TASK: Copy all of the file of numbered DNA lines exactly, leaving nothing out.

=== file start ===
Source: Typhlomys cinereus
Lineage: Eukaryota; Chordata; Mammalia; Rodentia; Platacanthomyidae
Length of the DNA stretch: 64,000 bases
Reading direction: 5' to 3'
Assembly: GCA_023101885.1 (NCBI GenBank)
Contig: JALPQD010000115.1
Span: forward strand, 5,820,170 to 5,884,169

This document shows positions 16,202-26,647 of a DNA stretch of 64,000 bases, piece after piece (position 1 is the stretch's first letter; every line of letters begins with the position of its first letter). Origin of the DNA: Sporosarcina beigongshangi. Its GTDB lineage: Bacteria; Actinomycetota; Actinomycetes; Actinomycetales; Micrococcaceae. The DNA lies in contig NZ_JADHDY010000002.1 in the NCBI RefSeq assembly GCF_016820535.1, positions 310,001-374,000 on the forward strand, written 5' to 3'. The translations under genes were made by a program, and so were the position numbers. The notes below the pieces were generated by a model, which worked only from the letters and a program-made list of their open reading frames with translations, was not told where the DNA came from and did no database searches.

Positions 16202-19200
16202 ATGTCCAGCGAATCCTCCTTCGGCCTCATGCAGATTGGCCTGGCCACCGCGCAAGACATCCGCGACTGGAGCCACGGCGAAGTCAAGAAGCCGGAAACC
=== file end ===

Source: Typhlomys cinereus
Lineage: Eukaryota; Chordata; Mammalia; Rodentia; Platacanthomyidae
Length of the DNA stretch: 64,000 bases
Reading direction: 5' to 3'
Assembly: GCA_023101885.1 (NCBI GenBank)
Contig: JALPQD010000115.1
Span: forward strand, 5,820,170 to 5,884,169

This document shows positions 16,202-26,647 of a DNA stretch of 64,000 bases, piece after piece (position 1 is the stretch's first letter; every line of letters begins with the position of its first letter). Origin of the DNA: Sporosarcina beigongshangi. Its GTDB lineage: Bacteria; Actinomycetota; Actinomycetes; Actinomycetales; Micrococcaceae. The DNA lies in contig NZ_JADHDY010000002.1 in the NCBI RefSeq assembly GCF_016820535.1, positions 310,001-374,000 on the forward strand, written 5' to 3'. The translations under genes were made by a program, and so were the position numbers. The notes below the pieces were generated by a model, which worked only from the letters and a program-made list of their open reading frames with translations, was not told where the DNA came from and did no database searches.

Positions 16202-19200
16202 ATGTCCAGCGAATCCTCCTTCGGCCTCATGCAGATTGGCCTGGCCACCGCGCAAGACATCCGCGACTGGAGCCACGGCGAAGTCAAGAAGCCGGAAACC